I have the unfortunate quality of feeling things really deeply. Instead of saying or thinking “oh, that’s sad” and moving on with my life I let whatever The Bad is consume me. It’s something I have been working on but after the events in Newtown, Connecticut, I cannot shake this feeling of dread. It’s that a person who was clearly depressed and had mental health issues - as evidenced by his Twitter postings - needed help and was unable to get the help he deserved.
It could be remembering being a child when the at the time of the Oklahoma city boming and I recall reading and hearing about the bombing and how the children in that day care center perished. I remember walking up to my mother’s room while she was watching the 11 o’clock news and asking if I, too, would die from decapitation. And I remember the difficulty of the conversation my mother had to have with her then 10 year old daughter.
It could be living in Washington during the fall of 2002 when two snipers terrorized the city.
And it could be the thought that schools are supposed to be a safe place, a first grade classroom full of primary colors, and that isn’t the case.
All of these things compounded in my mind make my already sensitive soul that much more delicate.
Over at Change in Action I wrote about the reality of the need for Congress to take a stand on how guns are sold and how ammunition is available to the public. I wrote it because unfortunately we need to be realistic when it comes to getting meaningful legislation passed. That doesn’t mean that it can’t or shouldn’t happen it just means that there is that much more work that needs to be done and this - passing effective legislation - is something that we all need to contribute to. As the uncle of Noah Pozner, a six year old killed at Sandy Hook Elementary School said, this isn’t just a political issue, it’s a human issue.
I’m often attracted to (then subsequently wary of) problems that are far bigger than I. Those problems that I want to do something to fix but know that just me and whatever meager resources I have are unable to make a real dent in whatever the problem du jour. For example getting women to feel empowered to become politically engaged or informing at least one person on the state of education in this country. Have I completely alleviated the problems surrounding both? No. But one step from me, is at least one other person now having that awareness and so on and so forth thus creating a ripple of information.
Among other problems that I alone would never be able to eradicate is childhood hunger. It isn’t at the forefront of my mind each day but I work in education so I think about and hear statistics about the staggering number of children who are forced to attend school while hungry. Or that for so many children the only full meals they will get each day is at their school. When children aren’t being properly fed it affects their productivity, subsequently their education thus making childhood hunger a substantial societal problem. And it’s not just here, in fact, an estimated 66 million children across the developing world attend school hungry, with 23 million of them in Africa alone.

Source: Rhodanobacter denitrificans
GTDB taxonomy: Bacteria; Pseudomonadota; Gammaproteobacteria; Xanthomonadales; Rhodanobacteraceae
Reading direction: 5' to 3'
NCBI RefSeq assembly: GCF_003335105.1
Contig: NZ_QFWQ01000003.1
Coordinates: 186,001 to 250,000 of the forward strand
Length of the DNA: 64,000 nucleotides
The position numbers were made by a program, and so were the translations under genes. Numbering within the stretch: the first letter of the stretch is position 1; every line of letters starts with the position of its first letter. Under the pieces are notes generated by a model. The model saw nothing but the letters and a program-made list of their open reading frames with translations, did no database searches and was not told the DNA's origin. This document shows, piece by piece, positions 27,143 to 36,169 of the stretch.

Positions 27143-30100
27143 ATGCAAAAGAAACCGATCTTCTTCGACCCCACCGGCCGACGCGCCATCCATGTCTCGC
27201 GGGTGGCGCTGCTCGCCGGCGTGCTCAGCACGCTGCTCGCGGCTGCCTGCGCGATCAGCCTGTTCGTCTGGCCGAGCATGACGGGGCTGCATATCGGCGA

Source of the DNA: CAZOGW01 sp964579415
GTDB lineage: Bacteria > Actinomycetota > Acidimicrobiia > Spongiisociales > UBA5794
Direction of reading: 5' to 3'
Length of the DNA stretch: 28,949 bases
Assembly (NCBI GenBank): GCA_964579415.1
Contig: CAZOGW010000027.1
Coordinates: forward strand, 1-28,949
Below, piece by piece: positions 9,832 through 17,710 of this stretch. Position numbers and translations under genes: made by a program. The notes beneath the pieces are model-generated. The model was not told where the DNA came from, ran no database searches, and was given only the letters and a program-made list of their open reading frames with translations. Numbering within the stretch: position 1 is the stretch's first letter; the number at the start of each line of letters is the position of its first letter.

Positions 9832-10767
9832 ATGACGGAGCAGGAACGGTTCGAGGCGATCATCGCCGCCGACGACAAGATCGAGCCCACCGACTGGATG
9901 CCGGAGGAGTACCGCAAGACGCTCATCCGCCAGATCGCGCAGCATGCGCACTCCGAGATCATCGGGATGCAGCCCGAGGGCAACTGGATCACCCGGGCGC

This epidemic is why I am happy to be working with World Food Program USA (WFP USA) to highlight the severity of global childhood hunger. WFP’s Fill the Cup campaign and the Red Cup symbolizes all it takes to feed a child a healthy, nutritious meal. Just 25 cents fills a cup with porridge, rice or beans and gives girls a monthly ration to take home. 25 cents. That’s what’s at the bottom of my purse or mysteriously underneath a table or under couch cushions. 25 cents. Something that so many of us take for granted.
The Fill the Cup campaign is using the image of the red cup to engage the public in solving global hunger and raising awareness about the WFP’s impact. This year nearly 100 million children in 75 of the world’s poorest countries could be fed with the simple act of filling the red cup with change.
But as I said, this isn’t something that I can do alone though it would be kind of awesome if I was like, “I will now cure childhood hunger” and BOOM! Gone. So, I’m picking five people who I hope will join me in passing the cup to fight hunger: Heather Spohr, Kristen Howerton, Karen Walrond, Stacey Ferguson and Liz Gumbinner. Visit this page to learn more about WFP’s School Meals program, grab the badge and post about it, and ask 5 others to do the same.
*Sponsored by The Mission List and World Food Program, USA*